The three-story, four-bay-wide Engine Company No. 16 is often referred to as the "big house," since it is the largest of the city's firehouses and the only one with four apparatus bays. The building became the new home to Engine Company No. 16, formed in 1904; its construction in 1932 represented the last of the historic firehouses erected in downtown Washington, DC.
Engine Company No. 16 is the most important firehouse design of architect Albert L. Harris (1869-1934), who was responsible for the earliest of the interwar period stations. The building was designed as a showpiece, with a higher level of interior and exterior detail than its contemporaries in the outlying neighborhoods. The open tower located on center of the building's gable roof is wholly decorative, as the hose tower is actually on the side and within the body of the building. This tower makes Engine Company No. 16 an identifiable landmark downtown.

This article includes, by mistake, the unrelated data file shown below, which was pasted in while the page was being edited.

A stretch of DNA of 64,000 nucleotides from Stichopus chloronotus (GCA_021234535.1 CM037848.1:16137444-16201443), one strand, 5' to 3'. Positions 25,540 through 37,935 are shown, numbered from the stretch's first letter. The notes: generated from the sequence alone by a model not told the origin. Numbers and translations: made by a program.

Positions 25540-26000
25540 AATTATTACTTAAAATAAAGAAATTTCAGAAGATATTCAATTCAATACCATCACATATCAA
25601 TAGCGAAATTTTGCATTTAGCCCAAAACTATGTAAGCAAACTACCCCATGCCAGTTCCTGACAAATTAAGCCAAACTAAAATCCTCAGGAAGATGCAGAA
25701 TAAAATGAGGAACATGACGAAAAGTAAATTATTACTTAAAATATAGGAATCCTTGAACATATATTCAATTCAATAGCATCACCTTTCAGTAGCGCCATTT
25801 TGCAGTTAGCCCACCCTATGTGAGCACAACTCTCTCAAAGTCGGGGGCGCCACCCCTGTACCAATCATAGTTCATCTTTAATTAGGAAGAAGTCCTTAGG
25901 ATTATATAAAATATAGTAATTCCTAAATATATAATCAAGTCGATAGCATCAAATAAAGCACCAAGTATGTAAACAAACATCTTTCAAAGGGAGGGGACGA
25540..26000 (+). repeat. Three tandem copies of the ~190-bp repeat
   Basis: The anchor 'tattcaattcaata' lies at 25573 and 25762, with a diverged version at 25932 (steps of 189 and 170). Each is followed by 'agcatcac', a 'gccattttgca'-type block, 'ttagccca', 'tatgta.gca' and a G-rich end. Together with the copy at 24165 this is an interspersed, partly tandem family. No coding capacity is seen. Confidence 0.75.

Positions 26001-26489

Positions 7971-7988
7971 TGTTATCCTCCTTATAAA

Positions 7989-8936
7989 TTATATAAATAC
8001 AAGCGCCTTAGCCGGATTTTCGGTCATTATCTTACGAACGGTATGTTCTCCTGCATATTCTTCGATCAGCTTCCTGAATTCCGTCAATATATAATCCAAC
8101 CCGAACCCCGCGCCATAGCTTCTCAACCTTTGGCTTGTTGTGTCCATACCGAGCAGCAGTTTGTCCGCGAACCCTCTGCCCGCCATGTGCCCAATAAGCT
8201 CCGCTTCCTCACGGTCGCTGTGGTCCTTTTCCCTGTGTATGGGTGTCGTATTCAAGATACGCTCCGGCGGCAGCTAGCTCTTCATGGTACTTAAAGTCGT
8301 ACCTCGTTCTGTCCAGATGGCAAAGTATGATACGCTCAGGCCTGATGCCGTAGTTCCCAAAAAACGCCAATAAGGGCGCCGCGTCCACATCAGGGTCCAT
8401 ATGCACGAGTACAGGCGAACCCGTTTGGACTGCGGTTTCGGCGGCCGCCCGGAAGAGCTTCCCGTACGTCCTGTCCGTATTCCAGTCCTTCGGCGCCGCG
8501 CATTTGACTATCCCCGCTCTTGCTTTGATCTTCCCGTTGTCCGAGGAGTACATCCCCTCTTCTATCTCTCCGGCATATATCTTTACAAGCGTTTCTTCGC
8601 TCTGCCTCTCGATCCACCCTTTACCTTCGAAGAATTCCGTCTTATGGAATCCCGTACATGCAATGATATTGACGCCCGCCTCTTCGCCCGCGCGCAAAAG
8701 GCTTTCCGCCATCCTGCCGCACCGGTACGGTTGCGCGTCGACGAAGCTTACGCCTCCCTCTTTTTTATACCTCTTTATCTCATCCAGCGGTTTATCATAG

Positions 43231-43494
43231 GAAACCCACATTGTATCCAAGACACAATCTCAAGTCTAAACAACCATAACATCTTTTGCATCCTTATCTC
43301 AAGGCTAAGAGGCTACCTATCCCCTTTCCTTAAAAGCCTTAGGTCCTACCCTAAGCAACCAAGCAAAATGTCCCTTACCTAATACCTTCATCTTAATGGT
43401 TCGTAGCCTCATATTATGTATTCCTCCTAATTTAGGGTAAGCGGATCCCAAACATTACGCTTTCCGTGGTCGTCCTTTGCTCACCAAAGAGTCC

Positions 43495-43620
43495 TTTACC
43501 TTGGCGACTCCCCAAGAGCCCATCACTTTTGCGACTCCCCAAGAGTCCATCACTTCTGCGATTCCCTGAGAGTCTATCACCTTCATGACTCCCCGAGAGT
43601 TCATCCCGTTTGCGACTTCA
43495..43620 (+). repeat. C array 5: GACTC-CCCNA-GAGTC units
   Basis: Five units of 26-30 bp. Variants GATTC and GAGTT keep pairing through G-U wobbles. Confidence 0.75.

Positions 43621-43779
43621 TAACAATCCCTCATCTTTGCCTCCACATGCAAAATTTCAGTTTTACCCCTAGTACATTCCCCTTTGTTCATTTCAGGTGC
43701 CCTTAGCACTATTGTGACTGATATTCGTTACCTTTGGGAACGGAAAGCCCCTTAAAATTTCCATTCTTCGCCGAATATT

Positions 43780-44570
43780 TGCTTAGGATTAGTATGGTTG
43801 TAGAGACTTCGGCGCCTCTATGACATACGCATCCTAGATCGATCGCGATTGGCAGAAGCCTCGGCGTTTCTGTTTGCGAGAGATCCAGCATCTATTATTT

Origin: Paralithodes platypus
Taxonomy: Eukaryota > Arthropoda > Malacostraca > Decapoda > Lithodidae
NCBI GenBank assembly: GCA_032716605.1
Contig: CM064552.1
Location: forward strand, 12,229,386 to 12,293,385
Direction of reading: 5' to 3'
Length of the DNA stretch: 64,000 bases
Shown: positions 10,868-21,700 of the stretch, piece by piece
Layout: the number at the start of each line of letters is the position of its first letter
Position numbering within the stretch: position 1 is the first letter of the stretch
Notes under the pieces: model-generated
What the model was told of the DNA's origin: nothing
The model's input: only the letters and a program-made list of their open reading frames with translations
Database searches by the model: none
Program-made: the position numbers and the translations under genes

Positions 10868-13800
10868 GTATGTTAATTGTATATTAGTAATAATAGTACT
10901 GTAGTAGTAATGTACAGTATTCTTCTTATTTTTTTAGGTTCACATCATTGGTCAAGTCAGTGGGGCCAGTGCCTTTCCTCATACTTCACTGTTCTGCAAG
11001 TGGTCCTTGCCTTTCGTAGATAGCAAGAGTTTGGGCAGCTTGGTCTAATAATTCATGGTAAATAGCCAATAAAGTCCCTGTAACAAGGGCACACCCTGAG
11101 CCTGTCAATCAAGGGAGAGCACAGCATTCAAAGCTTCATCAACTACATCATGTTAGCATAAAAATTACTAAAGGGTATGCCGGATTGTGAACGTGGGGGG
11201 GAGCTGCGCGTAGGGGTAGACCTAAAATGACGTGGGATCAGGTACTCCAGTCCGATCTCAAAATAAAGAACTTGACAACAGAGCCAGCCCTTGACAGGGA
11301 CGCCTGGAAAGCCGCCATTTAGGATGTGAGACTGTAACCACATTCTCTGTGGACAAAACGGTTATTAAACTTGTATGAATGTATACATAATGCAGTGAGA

Engine Company No. 16's construction also reflects the beginning efforts to consolidate fire facilities and decommission older firehouses. In addition to accommodating fire engines and firefighters themselves, Engine Company No. 16 included a "police and fire clinic, complete with operating room, recovery room, laboratory, and meeting room, capable of accommodating six doctors and numerous patients." More recently, the former clinic on the third-floor accommodates Emergency Medical Services (EMS) offices and a battalion chief.
DC Inventory: January 27, 2011
National Register: May 18, 2011